There are a few variations along the route on how to get to Owls Head and Hale and Andrew Drummond for example included a lot of out and backs so he could trail run with a small pack and minimize having to travel with his overnight gear. My approach is the opposite, I prefer a more direct line, hate out and backs, and I don’t run.

3. How do you track your mileage? What device do you depend on to prove your time? What about GPS?

I have an ideal plan on paper which is based on how many days I hope to do it in. So I know ideally where I want to sleep every night. The hikes usually don’t follow the plan exactly but it gives me an idea on how I’m doing in regards to my goal. At the end of the day I calculate how much I’ve done by using the route planning feature on the Guthook White Mountains app. (in 2014 I would just use my paper map for that). I tracked my hikes with a Garmin Inreach and used the Guthook app to stay on trail in the dark and fog in the Presidentials when it was hard to see.

4. How do you track weather before you depart and while on trail?

My husband loves the weather so he actually told me that a good stretch of weather was coming up. Being self employed and not having any guiding trips planned I could take advantage of that and just go. While on trail nowadays you can pull up a weather forecast on your phone but it usually doesn’t mean much to me and most of the time I don’t bother. If you’re going for a fastest known time you have to keep on hiking if you can. And if conditions turn out to be unsafe you have to make a decision to set up camp and/or bail out to a lower less exposed location in that moment. The heavy fog and wind gusts I experienced in the northern Presidentials were not predicted for the time I was going to be up there. You just deal with it and hope for the best.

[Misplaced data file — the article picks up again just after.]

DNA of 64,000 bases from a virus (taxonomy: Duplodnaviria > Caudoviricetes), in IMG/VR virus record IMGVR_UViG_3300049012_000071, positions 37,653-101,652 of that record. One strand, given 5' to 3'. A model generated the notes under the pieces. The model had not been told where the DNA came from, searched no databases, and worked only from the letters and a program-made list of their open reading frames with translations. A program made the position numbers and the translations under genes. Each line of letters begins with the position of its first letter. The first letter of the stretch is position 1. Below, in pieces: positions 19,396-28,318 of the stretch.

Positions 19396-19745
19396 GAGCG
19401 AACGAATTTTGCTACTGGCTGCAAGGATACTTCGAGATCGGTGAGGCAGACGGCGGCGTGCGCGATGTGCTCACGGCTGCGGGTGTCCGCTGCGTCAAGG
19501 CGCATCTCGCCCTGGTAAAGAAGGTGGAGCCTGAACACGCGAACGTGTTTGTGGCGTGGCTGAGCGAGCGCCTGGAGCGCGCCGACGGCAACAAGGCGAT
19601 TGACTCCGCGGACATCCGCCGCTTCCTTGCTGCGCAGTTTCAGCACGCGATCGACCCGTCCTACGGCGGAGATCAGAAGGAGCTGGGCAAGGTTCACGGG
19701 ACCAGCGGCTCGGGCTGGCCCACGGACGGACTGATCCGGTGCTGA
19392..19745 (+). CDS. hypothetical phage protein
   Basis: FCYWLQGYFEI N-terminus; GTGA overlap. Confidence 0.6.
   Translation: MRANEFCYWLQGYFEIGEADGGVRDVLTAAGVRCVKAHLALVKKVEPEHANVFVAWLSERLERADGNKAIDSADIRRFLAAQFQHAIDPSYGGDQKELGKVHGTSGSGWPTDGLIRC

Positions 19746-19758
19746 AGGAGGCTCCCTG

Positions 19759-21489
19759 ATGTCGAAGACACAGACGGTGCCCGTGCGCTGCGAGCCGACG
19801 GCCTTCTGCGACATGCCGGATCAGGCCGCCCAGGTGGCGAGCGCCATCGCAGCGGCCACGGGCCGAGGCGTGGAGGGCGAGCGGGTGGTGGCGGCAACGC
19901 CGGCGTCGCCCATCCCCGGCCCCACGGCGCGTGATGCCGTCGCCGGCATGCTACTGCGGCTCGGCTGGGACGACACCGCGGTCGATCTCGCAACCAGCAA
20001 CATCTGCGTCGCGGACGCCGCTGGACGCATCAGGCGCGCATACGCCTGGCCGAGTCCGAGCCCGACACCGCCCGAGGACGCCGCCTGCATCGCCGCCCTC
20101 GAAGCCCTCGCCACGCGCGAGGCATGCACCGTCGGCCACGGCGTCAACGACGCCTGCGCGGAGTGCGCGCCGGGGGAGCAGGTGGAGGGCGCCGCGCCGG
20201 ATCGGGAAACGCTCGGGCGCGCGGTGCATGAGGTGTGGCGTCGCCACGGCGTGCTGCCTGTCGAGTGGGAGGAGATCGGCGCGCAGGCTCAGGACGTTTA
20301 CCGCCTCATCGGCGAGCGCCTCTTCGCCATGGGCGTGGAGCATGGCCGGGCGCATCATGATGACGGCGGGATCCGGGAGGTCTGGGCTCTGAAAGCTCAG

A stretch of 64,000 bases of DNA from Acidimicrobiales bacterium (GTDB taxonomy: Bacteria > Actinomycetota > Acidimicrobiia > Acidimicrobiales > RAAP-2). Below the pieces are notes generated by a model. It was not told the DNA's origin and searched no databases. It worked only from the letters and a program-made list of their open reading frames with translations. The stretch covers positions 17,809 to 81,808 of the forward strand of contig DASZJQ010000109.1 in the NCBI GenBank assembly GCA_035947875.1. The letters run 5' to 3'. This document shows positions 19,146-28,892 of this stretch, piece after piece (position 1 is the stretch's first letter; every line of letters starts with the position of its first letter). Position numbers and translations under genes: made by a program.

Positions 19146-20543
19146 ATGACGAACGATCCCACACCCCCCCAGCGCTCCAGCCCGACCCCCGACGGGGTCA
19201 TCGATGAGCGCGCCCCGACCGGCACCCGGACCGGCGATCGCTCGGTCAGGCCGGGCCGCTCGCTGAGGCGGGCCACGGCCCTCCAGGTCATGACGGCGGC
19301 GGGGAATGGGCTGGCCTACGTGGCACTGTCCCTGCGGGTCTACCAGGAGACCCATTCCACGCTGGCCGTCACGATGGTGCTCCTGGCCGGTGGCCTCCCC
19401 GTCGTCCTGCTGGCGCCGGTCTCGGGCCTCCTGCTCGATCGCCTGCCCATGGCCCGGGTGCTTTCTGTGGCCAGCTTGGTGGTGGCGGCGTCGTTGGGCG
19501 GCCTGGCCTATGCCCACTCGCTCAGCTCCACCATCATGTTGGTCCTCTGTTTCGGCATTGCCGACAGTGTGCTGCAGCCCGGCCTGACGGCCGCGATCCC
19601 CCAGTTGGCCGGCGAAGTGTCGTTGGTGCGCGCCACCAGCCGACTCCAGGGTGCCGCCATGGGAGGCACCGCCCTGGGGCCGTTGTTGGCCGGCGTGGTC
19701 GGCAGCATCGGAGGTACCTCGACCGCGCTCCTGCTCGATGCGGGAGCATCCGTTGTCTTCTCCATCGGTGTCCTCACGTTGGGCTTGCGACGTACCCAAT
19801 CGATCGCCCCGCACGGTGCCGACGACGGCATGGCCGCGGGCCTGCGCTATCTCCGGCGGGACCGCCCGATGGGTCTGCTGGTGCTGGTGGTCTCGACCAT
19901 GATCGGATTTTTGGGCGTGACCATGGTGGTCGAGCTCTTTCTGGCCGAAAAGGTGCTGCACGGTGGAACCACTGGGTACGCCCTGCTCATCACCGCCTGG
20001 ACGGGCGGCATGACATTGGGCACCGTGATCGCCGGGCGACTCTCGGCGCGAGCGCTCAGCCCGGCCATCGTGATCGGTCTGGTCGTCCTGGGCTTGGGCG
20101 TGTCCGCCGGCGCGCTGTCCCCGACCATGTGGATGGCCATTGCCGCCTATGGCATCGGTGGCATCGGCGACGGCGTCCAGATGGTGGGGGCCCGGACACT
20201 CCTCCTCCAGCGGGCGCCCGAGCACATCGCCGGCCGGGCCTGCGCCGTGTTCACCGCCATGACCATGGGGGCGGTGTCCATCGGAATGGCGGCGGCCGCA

5. What clothes wear you wearing the day you departed? How do you layer?

Lightheart gear hiking dress
Spandits spandex shorts
Long johns
Ibex long sleeve baselayer
Melanzana fleece hoodie
Merino wool hat
TrailHeads convertible gloves
2 Pairs Injinji socks
1 Pair Darn Tough socks
Sunday Afternoon visor
Dirty Girl gaiters
Owl buff
Lightheart gear rainjacket
Lightheart gear pack cover hoodie
ULA rain skirt

Altra Lone Peak 4

I mostly hiked in the dress and spandex shorts. And layered over them as needed. During the monsoon afternoon/evening I hiked in my spandex shorts and bra with my rainjacket and pack cover hoodie over it. This layering kept me warm enough without drenching my other clothes which were stowed away. Even the best rain jacket would have eventually gotten saturated. Getting wet is okay as long as you are warm enough.


6. For your first attempt in 2014, your pack weighed almost 40lbs. In October 2019 you set out with your pack weighing just under 30lbs (including 13lbs of food). How did you cut that 10lbs of weight? What else did you change based on your previous experience.

I saved a few pounds from switching from a Granite Gear backpack to the Gossamer Gear Kumo. It was definitely top heavy in the first few days but it was totally worth it.
I also ditched the stove, pot and fuel. Cooking took too much time and I like crackers and cheese for dinner. With not cooking, I ditched the heavy pasta I carried the first time. I also carried less bagels. I also carried two beanie baby Monkeys which were replaced with feather light sock dolls. ; )

Gossamer Gear Camo Kumo

Gossamer Gear The One
Various stakes (10)

Sleeping System
Gossamer Gear Thinlight Foam Pad 1/8″
Therma Rest Pro Lite plus X-Small
Nemo inflatable pillow
Montbell Downhugger #1 800

1 Liter Platypus plus hose
2 Smart water bottles
Titanium spork
First Aid kit + Shoe goo
2 Anker Batteries plus 2 power cords
2 Head lamps Petzl + Black Diamond
12 extra batteries + 3 in one of the headlamps
I Phone 7
Leki Trekking poles
Tooth brush + Diva Cup
Toilet paper
White Mountain Map by Map Adventures
Gossamer Gear Quicksack

2014                                                         2019